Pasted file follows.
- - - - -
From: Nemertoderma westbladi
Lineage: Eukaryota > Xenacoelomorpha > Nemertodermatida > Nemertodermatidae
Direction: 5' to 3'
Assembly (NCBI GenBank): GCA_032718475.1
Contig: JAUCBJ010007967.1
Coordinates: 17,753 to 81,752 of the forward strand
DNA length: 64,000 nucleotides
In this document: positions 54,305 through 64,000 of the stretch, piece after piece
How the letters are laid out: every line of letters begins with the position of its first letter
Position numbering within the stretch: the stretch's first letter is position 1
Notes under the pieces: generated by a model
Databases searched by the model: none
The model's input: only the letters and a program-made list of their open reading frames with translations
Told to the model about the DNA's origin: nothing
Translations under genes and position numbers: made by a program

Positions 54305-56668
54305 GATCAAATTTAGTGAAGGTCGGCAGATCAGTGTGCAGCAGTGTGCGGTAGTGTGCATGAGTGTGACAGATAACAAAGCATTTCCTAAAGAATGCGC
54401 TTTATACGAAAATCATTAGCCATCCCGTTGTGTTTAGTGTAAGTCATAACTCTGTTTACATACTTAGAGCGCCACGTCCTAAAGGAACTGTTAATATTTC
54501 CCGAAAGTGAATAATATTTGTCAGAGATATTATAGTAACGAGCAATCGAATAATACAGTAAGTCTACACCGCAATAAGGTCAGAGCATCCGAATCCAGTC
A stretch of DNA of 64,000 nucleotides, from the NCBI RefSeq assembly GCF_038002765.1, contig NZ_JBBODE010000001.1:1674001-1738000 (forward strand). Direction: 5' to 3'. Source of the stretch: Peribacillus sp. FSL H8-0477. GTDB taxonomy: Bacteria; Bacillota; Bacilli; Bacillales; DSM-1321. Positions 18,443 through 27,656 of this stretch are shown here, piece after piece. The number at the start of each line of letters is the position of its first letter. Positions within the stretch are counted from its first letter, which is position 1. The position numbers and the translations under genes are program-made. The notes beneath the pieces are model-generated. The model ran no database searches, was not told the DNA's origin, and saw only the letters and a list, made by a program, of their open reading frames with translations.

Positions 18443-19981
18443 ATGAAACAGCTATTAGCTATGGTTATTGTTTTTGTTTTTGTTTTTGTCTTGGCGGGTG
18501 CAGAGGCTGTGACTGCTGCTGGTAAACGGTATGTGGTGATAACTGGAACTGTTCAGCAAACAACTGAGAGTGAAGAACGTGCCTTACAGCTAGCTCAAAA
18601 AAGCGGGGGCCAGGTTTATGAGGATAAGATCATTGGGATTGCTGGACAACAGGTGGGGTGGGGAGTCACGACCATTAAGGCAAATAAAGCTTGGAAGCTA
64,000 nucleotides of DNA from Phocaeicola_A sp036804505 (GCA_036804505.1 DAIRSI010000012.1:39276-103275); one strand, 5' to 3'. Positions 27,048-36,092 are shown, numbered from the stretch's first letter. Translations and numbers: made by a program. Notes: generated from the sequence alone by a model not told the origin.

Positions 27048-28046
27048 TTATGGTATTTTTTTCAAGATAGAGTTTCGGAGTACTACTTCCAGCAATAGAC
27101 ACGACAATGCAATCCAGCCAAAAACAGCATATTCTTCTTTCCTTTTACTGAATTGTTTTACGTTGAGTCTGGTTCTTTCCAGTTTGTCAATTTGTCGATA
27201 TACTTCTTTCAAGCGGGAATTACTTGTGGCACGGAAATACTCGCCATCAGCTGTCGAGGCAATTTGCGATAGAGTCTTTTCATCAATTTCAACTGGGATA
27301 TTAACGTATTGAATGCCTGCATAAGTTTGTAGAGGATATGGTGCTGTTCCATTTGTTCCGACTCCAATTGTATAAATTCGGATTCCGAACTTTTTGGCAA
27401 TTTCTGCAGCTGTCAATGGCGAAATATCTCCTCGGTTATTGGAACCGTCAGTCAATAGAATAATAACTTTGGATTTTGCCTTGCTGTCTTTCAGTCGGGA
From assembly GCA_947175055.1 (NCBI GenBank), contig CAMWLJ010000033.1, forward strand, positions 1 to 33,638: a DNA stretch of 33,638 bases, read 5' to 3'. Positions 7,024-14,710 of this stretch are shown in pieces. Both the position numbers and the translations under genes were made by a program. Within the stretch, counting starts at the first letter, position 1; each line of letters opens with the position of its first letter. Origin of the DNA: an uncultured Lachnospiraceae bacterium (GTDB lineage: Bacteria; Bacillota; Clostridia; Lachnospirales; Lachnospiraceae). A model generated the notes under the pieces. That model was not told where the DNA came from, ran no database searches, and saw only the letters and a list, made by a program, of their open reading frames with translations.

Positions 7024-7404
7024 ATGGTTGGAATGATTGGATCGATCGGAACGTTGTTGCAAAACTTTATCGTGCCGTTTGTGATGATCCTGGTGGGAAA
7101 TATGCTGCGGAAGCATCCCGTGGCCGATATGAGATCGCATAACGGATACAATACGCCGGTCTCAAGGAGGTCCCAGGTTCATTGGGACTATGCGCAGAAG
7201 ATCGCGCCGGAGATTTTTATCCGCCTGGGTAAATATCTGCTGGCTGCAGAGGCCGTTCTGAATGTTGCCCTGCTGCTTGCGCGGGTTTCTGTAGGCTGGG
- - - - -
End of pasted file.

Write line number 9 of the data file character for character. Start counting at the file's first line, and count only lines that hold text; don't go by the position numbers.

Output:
How the letters are laid out: every line of letters begins with the position of its first letter